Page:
Document Type

Conference Proceeding

Publication Date

2017

Keywords

DBS, Stimulation pulse, Human behavior classification, LFP signal, Parkinson’s disease

Abstract

Design and Methodology

This study concentrates on human behavior classification task using local field potential (LFP) signals recorded from three subjects with Parkinson’s disease (PD). Existing approaches mainly employ the LFP signals acquired under the stimulation/off condition. In practical situations, however, it is necessary to design a classification method capable of recognizing different human activities under the stimulation/on condition, where the classification task is more complicated due to the artifacts imposed by the high amplitude stimulation pulse (~1-3volts). We utilize the time-frequency representation of the acquired LFPs in the Beta frequency range (~10-30Hz) to develop a feature space based on which the classification is efficiently performed while the high frequency stimulation pulse (~130-180Hz) has no/limited impact on the classification performance.

Original Data and Results

All three participants had undergone DBS surgery with implanted DBS leads (Medtronic 3389, Minneapolis, MN, USA) in the subthalamic nucleus of the brain. The recording sessions required the participants to do several repetitions of designed “button press” and “reach” trials under the condition of stimulation on/off. On average, 60 recordings were performed for each trial. Our analysis on the power spectral density (PSD) of the data showed that the stimulation pulse mostly impacts the frequency components around the stimulation frequency (~140Hz). Using a linear-kernel SVM classifier for classifying the aforementioned trials based on the proposed feature space, we obtained a classification accuracy of ~88% and ~87% respectively for stimulation off and on cases.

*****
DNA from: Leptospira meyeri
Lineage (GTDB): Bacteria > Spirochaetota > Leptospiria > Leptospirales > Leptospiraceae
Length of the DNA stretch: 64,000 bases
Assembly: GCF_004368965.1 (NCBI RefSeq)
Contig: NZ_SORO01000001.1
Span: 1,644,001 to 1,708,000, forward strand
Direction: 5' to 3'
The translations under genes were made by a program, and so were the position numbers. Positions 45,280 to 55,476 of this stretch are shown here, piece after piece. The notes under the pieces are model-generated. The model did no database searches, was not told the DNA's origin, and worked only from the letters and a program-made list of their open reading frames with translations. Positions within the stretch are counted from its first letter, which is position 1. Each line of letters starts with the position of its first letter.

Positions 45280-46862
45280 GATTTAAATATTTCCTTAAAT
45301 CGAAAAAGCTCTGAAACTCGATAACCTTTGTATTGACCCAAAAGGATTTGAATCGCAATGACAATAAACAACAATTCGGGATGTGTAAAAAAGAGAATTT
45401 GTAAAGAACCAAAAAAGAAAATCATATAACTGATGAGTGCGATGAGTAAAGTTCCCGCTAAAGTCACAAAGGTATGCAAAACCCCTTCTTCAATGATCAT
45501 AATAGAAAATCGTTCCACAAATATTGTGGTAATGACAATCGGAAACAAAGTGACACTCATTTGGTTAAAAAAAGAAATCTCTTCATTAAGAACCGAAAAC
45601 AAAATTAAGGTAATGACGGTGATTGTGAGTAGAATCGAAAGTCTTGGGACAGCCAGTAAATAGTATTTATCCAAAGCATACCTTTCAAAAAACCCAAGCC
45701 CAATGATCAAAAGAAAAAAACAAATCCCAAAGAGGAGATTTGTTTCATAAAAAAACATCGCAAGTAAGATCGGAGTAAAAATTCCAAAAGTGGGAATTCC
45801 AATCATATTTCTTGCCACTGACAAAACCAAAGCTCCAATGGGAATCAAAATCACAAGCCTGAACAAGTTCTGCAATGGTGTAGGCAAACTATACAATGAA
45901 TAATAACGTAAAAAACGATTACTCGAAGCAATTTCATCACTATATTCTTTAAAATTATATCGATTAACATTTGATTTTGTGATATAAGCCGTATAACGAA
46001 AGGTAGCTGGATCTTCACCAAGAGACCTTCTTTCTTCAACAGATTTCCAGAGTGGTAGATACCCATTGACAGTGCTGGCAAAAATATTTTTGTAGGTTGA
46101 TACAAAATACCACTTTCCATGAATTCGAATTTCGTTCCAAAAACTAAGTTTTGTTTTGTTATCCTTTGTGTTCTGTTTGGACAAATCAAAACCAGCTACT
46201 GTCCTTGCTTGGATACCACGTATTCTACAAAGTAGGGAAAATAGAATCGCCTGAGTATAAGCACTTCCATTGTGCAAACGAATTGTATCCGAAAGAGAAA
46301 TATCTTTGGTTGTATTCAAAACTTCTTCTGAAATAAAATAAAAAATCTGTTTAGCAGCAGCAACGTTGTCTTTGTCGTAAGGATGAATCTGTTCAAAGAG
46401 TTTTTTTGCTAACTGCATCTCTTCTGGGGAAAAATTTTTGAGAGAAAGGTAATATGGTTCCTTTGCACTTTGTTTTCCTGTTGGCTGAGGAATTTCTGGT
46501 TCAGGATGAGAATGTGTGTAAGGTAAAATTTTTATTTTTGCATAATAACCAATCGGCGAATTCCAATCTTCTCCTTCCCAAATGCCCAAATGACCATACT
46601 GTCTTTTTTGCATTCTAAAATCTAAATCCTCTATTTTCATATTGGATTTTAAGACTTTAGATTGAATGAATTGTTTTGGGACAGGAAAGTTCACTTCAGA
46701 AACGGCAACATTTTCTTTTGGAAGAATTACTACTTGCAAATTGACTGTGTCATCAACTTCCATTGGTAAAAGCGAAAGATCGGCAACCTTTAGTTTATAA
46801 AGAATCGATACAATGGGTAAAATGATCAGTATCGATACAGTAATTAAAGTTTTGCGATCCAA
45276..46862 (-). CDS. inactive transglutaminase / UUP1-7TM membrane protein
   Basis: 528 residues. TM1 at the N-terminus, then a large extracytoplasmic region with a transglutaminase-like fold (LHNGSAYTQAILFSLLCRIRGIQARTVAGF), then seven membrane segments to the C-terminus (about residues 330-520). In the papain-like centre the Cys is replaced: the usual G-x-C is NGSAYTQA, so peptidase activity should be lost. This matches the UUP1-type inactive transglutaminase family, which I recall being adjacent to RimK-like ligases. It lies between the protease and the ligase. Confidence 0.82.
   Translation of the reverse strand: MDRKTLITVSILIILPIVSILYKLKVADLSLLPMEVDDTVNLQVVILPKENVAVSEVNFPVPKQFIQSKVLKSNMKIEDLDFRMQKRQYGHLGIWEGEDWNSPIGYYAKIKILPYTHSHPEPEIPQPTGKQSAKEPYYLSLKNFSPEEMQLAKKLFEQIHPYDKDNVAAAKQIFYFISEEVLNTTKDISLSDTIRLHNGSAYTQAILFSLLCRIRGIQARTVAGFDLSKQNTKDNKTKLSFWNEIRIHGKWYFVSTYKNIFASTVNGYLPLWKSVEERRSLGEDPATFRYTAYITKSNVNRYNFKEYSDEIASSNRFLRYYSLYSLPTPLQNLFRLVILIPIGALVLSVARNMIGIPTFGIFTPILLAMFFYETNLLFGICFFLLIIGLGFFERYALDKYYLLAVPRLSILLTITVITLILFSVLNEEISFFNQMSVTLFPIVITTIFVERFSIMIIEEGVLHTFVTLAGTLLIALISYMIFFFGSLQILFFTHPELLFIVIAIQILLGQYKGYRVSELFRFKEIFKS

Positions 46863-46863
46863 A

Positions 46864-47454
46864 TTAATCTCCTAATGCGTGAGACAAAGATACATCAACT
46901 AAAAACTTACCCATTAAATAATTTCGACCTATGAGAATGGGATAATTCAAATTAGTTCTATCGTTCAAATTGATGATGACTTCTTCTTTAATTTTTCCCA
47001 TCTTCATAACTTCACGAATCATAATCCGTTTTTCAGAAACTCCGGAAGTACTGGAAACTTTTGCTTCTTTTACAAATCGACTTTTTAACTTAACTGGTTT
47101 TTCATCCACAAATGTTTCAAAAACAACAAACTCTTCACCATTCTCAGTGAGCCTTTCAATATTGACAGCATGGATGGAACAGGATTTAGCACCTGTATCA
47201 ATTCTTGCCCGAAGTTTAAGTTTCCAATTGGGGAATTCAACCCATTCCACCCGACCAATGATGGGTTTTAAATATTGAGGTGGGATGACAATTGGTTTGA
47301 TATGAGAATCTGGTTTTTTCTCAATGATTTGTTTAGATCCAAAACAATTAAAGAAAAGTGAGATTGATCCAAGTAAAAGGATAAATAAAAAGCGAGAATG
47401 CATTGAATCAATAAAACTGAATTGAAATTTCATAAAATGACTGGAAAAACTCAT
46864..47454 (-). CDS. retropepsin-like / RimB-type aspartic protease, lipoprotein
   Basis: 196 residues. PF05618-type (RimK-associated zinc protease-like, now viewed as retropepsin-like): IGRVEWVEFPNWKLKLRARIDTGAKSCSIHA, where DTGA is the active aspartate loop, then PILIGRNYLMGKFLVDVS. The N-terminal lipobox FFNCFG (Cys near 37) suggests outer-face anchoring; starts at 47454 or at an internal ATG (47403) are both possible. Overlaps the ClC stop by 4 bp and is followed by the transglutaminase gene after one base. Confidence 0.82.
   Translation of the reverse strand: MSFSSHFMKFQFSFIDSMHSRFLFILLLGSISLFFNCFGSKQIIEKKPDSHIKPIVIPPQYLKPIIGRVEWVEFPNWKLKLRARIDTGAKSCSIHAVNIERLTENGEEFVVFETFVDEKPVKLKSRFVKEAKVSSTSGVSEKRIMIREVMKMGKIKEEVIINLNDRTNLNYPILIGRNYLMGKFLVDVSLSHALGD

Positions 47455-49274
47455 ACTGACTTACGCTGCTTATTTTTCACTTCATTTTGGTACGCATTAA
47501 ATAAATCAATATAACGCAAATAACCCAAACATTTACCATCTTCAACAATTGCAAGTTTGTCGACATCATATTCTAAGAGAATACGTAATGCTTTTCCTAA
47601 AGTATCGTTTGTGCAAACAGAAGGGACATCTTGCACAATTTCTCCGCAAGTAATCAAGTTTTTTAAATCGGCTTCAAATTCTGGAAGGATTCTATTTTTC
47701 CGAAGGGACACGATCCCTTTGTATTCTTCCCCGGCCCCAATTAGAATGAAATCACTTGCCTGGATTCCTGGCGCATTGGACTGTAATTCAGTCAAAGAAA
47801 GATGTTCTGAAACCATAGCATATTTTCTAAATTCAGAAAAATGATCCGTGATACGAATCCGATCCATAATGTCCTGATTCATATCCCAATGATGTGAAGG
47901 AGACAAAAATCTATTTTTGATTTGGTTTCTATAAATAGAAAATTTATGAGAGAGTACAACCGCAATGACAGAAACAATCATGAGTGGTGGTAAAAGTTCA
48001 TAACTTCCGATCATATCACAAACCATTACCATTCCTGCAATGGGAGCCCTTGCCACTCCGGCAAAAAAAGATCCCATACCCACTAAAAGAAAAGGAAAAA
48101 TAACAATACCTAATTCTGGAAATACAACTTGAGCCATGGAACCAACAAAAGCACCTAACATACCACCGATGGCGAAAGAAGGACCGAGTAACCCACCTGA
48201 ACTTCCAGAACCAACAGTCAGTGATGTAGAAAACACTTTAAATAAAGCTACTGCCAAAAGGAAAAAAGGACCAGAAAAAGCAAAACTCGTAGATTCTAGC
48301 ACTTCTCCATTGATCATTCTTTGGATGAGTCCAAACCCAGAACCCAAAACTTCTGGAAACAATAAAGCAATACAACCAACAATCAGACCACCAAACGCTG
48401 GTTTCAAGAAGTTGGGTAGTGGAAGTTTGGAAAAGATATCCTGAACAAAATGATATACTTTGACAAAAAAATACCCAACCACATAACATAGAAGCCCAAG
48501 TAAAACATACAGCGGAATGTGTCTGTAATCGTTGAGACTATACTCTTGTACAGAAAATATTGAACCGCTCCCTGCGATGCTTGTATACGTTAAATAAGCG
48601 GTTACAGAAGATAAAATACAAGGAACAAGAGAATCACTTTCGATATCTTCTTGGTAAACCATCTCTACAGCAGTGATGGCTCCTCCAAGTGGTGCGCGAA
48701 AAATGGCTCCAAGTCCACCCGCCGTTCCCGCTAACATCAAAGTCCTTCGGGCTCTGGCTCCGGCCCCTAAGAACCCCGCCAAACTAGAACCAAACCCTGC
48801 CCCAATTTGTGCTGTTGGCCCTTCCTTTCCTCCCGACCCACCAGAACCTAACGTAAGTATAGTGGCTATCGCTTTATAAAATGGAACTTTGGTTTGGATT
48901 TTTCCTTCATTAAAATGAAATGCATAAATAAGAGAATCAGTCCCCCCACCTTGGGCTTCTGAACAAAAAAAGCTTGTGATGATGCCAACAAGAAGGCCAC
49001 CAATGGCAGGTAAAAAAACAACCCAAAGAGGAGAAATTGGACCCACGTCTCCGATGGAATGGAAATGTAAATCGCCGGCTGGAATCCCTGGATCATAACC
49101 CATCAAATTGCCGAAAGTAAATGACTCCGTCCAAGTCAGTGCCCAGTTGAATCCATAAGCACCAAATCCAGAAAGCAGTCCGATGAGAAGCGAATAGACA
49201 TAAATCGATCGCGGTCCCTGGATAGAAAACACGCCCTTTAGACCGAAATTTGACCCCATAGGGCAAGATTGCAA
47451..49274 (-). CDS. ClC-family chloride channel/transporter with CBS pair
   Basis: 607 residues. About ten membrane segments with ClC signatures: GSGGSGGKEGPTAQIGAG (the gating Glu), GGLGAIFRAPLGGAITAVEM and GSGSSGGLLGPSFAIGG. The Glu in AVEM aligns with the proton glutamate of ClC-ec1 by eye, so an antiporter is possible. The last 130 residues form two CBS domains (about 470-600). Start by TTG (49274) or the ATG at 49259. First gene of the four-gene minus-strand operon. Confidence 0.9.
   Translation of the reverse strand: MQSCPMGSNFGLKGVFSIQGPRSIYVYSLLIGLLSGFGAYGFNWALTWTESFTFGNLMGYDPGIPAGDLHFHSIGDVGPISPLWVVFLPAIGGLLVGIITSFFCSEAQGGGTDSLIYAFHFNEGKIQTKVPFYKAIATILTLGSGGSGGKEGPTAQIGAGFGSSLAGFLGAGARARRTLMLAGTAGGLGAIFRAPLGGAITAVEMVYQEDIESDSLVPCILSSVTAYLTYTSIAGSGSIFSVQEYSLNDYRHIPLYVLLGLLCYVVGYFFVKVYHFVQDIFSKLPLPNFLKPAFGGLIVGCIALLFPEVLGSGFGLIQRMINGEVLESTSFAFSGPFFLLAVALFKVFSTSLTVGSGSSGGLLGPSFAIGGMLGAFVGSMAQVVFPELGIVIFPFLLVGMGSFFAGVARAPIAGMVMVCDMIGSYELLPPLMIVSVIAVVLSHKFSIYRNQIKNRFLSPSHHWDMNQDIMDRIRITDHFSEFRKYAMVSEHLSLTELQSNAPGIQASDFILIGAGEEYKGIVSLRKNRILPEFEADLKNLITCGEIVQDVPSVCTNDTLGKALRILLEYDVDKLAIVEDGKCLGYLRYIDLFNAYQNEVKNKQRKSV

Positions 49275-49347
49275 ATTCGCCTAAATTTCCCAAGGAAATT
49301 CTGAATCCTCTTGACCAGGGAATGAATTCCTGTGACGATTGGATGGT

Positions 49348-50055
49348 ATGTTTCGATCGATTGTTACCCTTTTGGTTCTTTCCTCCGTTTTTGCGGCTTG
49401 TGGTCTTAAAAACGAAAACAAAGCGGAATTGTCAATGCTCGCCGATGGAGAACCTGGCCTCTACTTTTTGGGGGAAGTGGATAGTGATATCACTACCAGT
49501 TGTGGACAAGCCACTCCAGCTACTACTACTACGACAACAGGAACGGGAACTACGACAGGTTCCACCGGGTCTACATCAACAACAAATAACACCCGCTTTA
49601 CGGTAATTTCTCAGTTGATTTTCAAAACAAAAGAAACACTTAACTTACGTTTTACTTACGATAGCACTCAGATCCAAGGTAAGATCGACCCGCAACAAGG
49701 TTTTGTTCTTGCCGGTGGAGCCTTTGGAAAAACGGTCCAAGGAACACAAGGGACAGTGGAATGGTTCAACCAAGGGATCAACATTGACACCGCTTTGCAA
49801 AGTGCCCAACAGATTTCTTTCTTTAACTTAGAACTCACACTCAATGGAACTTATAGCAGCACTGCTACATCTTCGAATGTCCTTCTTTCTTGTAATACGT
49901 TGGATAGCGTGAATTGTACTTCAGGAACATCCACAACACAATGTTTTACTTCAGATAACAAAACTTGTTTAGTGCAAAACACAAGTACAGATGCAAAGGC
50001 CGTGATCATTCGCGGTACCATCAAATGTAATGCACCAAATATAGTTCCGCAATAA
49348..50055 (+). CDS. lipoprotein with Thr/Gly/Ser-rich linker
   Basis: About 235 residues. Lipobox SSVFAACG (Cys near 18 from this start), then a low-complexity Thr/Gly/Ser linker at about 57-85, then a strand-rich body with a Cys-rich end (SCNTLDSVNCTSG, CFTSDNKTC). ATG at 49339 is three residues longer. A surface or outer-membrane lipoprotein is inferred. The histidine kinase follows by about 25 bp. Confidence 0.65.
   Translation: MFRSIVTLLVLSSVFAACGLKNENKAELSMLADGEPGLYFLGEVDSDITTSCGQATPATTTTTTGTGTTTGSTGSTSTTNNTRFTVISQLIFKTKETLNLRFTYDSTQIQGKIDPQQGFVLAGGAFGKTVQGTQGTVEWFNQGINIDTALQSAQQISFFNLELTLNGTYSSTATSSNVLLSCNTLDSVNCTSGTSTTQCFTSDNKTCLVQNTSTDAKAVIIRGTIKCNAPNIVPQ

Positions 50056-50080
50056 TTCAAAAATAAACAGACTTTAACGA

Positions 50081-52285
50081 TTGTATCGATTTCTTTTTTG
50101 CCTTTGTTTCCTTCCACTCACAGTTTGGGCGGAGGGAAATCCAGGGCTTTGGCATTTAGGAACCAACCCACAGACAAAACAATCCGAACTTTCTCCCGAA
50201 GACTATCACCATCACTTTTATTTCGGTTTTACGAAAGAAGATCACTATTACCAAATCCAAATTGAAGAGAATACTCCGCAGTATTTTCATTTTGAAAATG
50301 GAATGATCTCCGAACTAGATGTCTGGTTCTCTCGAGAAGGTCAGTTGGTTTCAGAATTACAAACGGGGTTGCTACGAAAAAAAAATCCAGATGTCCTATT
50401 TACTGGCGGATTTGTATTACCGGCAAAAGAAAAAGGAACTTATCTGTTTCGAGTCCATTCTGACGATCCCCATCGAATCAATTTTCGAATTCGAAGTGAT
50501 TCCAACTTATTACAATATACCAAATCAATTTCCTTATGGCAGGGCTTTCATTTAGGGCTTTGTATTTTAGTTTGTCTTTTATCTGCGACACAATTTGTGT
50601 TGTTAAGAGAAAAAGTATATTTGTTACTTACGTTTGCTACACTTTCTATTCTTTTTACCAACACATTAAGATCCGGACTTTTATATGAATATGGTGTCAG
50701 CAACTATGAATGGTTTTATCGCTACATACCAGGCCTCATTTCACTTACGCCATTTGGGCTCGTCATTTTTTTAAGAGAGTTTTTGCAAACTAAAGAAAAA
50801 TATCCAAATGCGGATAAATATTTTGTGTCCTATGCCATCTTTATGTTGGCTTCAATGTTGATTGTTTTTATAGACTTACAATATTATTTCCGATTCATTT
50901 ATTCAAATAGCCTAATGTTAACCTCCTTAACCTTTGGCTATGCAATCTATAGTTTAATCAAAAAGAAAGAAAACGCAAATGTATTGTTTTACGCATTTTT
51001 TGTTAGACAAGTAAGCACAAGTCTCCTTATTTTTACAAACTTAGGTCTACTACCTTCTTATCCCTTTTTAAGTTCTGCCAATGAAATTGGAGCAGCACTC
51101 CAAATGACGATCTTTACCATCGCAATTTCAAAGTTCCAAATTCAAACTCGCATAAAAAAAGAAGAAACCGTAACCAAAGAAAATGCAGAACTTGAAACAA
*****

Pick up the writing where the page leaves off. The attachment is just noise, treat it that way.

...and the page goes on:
Conclusion

PD incidence increases with advancing age and peaks among people in their 60s and 70s. The cost of PD in the United States is estimated to be $25 billion per year. Thus, advanced techniques to improve the performance of existing devices are highly demanded. Human behavior classification from brain signals is essential in developing the next generation of closed-loop deep brain stimulation (DBS) systems. A closed-loop DBS system that utilizes appropriate physiological control variables may improve therapeutic results, reduce stimulation side effects, and extend battery life of pulse generators.

Comments

Abstract of a paper presented at the National Institute on Aging (NIA) Directors Regional Meeting, Nov 8, 2017 - Denver, CO, USA.

Copyright Statement / License for Reuse

Creative Commons Attribution 4.0 License
This work is licensed under a Creative Commons Attribution 4.0 License.



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